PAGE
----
When you have your initial consultation with Dr. Green, she can determine which treatment option is best for you. After examining the treatment area and discussing your medical history, Dr. Green can recommend either Botox or Xeomin, depending on your unique treatment needs.

Side effects of Xeomin cosmetic injections

Due to the nature of neurotoxins, some common possible side effects can occur, which is why it is essential to read the medication guide for Xeomin before beginning treatment. Common side effects of Xeomin are temporary and include:

  • Redness from injection
  • Bruising at the site of injection
  • Swelling
  • Temporary eyelid ptosis (drooping eyelids) or asymmetry

More uncommon side effects of Xeomin treatment that occur in 2-7% of patients include:

  • Dry Eyes
  • Dry mouth
  • Headache
  • Muscle Weakness
  • Respiratory Tract Infection
  • Trouble swallowing
  • Vision impairment

More serious side effects that can occur include blurred vision, drooping eyelids, double vision, and allergic reactions. When it comes to cosmetic injectable treatments such as Xeomin, it’s crucial to have up-to-date medical history information from your healthcare provider. If you experience any breathing problems, wheezing, hoarseness, change of or loss of voice, loss of muscle strength, loss of bladder control, or a severe rash, you should seek medical advice as soon as possible. Trouble breathing is often the first sign of an allergic reaction, and medical help should be sought immediately. For complete prescribing information, refer to Xeomin Aesthetics.

Furthermore, you should alert your doctor if your medical history includes any of the following:

  • Bleeding problems
  • Breathing problems, such as asthma, emphysema, or a history of pneumonia
  • Diabetes
  • Dysphagia or difficulty swallowing
  • Eye problems (such as glaucoma) or recent eye surgery
  • Inability to urinate
  • Muscle or nerve disorders, such as Lambert-Eaton syndrome, amyotrophic lateral sclerosis (known as Lou Gehrig’s disease or ALS), or myasthenia gravis
  • Treatment with any other neuromodulator products within the last four months

Side effects in medical indications for Xeomin

Certain side effects are dependent on what treatment is for; generally, cosmetic Xeomin treatment typically has far fewer potential side effects than medical treatment, and side effects are usually related to the injection site:

  • For those dealing with chronic sialorrhea (excessive drooling), there is a risk of necessary dental extraction, diarrhea, and high blood pressure.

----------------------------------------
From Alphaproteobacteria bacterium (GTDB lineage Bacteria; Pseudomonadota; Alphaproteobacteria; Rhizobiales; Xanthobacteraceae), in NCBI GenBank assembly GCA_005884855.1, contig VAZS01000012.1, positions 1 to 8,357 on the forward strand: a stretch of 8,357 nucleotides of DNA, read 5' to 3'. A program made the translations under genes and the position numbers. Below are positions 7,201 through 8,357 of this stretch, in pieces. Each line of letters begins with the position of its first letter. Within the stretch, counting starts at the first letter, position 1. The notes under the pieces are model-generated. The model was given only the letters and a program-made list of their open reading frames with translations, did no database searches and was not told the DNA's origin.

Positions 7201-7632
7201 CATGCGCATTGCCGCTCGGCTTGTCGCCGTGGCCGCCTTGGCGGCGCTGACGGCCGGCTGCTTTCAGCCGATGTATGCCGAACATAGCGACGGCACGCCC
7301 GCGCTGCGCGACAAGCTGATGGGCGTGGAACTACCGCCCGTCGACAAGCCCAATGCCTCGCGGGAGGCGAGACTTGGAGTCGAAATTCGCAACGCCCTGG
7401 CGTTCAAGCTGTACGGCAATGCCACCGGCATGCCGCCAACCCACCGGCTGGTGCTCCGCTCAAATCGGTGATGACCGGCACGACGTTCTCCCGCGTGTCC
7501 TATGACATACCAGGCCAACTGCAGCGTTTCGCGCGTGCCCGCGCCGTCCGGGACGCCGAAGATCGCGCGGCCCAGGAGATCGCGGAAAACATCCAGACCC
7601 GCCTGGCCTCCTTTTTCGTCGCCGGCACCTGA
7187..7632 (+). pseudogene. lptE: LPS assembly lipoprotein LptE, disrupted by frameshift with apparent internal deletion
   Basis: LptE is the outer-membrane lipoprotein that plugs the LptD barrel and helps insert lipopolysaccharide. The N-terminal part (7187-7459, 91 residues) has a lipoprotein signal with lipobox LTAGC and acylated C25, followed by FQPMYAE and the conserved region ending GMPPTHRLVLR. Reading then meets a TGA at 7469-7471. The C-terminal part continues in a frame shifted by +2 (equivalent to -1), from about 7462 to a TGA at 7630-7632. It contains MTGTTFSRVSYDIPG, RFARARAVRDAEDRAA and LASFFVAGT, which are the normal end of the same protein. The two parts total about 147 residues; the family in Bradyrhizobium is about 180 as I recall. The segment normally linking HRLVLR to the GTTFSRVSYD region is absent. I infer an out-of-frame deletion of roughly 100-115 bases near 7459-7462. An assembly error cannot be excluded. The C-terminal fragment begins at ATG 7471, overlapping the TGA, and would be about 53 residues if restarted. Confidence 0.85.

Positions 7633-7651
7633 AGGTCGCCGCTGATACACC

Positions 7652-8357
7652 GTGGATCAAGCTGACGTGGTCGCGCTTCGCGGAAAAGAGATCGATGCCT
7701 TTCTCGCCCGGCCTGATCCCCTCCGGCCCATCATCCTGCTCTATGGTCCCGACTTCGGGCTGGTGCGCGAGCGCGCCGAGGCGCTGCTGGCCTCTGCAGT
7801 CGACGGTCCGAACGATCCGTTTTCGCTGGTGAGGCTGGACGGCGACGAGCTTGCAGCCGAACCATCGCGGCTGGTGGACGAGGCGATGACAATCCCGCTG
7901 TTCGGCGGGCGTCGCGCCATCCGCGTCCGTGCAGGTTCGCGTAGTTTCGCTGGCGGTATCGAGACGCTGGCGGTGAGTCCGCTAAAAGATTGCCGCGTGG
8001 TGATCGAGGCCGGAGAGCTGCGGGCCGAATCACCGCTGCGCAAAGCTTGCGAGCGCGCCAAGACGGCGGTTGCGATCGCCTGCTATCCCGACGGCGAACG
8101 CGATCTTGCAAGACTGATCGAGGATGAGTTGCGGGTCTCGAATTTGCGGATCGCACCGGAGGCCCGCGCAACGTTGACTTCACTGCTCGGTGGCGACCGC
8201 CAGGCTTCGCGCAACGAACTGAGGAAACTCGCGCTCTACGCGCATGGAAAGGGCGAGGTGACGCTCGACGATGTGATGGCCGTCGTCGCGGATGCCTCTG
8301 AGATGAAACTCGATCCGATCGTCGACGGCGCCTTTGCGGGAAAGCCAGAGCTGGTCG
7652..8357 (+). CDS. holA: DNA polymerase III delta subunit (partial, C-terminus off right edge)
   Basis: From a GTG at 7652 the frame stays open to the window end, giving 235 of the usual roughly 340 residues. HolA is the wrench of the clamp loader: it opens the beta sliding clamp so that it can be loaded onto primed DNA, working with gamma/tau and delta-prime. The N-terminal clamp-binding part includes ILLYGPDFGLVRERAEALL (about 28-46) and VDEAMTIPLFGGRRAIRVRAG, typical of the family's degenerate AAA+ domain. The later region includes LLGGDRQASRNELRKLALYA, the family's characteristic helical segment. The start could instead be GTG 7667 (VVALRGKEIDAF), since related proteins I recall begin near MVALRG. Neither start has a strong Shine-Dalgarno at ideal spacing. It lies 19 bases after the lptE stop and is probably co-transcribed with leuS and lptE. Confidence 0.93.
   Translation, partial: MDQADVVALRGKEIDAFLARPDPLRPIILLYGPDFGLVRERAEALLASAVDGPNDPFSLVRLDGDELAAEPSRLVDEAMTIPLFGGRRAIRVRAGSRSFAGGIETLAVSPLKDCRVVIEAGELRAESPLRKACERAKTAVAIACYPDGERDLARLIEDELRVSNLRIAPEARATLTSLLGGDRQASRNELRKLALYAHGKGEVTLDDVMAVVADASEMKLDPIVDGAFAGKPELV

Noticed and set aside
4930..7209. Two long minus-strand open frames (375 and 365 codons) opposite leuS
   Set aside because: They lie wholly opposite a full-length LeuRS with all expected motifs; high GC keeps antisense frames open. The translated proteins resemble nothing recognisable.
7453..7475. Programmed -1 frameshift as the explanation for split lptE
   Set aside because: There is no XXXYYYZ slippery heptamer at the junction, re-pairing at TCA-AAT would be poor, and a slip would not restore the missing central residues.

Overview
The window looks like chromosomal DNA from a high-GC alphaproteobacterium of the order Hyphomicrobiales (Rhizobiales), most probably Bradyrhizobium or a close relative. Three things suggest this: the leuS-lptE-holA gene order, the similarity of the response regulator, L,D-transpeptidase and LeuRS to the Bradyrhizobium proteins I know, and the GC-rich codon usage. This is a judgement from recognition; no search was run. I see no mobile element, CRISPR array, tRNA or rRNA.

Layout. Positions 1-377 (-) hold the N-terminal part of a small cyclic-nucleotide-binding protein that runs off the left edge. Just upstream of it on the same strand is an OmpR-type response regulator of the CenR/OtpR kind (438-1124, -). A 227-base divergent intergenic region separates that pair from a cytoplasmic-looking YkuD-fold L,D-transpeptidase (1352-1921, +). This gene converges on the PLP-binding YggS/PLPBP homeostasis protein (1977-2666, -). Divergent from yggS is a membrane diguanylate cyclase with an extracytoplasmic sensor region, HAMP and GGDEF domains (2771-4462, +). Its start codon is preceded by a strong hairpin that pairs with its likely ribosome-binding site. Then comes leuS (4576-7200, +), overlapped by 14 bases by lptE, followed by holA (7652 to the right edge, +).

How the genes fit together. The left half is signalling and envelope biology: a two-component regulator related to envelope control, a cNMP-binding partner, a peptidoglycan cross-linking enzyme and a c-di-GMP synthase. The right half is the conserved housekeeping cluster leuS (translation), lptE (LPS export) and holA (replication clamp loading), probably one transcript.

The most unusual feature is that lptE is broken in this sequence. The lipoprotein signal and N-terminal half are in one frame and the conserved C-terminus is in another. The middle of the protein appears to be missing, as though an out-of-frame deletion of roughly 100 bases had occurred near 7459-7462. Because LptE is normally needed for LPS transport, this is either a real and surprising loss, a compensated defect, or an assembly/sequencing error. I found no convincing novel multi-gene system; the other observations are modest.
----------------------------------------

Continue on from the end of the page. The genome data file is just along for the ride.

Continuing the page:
• For those treating upper limb spasticity, there is a risk of nasal congestion, upper respiratory infection, and seizure.
  • For those facing cervical dystonia, treatment may have side effects such as difficulty swallowing, injection site pain, muscle weakness, and neck pain.
  • For those treating blepharospasm, common side effects include drooping of the eyelid, dry eye, and vision problems.

In rare cases, botulinum toxin can have adverse effects if it spreads from the injection area, including but not limited to paralysis, respiratory failure, and even death. Because of these risks, a medical professional should always be relied upon for proper injection and accurate dosage.

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Is Xeomin safe?

Xeomin is a safe and effective treatment for eliminating glabellar lines and improving symptoms for various medical conditions characterized by muscle spasms and abnormalities. Xeomin can offer much-needed relief from these medical conditions and provide you with the youthful, smooth skin you desire. The treatment is safe for patients and usually only results in mild side effects that go away quickly on their own, such as bruising, redness, and swelling at the injection site.

The risk of developing more serious side effects can arise when you receive treatment from a less experienced practitioner. The Xeomin treatment is quick and easy to perform but requires precision to eliminate the risk of Botulinum toxin spreading to other areas of the body. Severe side effects can include vision impairment, difficulty breathing, loss of bladder control, and difficulty swallowing. Therefore, you must receive Xeomin treatment from an expert, experienced, board-certified dermatologist such as Dr. Michele Green. The risk of developing serious side effects is greatly reduced when you seek treatment from an expert.

Is it Safe to Use Xeomin while Pregnant?

No. If you are pregnant or breastfeeding, avoid using Xeomin or any other botulinum neurotoxin product, as it is unknown whether Xeomin passes on through the placenta or breast milk. If you are pregnant or nursing but seeking treatment for fine lines and wrinkles or a medical condition, disclose that information to Dr. Green during your initial consultation.

Drug Interactions with Xeomin

Xeomin does have interactions with certain medications, including but not limited to:

  • Aminoglycosides, which are a variety of antibiotic